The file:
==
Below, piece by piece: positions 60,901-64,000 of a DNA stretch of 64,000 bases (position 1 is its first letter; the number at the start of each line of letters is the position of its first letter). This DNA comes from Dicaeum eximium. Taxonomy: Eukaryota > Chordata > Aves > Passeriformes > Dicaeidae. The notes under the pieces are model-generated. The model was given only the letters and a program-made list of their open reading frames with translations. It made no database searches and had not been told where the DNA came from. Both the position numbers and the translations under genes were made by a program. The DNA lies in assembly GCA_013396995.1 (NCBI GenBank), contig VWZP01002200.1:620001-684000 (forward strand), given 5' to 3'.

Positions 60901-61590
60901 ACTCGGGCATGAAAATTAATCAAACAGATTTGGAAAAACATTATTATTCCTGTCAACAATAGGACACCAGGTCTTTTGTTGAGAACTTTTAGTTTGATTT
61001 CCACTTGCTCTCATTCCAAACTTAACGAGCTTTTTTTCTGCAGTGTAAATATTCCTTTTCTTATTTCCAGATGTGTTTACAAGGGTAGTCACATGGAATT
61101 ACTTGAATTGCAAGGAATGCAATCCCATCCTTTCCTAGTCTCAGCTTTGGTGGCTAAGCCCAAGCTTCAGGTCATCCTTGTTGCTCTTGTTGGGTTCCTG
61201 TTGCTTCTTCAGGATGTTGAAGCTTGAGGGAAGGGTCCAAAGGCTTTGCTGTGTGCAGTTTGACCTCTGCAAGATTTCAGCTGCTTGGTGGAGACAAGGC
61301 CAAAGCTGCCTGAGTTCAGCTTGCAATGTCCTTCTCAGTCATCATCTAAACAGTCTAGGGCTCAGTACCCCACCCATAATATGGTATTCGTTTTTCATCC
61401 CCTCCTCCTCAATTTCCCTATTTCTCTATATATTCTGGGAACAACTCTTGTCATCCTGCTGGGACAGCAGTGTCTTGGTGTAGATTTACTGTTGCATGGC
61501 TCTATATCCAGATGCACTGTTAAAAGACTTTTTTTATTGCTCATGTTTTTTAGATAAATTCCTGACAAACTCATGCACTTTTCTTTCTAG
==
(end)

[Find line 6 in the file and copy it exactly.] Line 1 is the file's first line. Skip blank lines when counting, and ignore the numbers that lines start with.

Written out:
61201 TTGCTTCTTCAGGATGTTGAAGCTTGAGGGAAGGGTCCAAAGGCTTTGCTGTGTGCAGTTTGACCTCTGCAAGATTTCAGCTGCTTGGTGGAGACAAGGC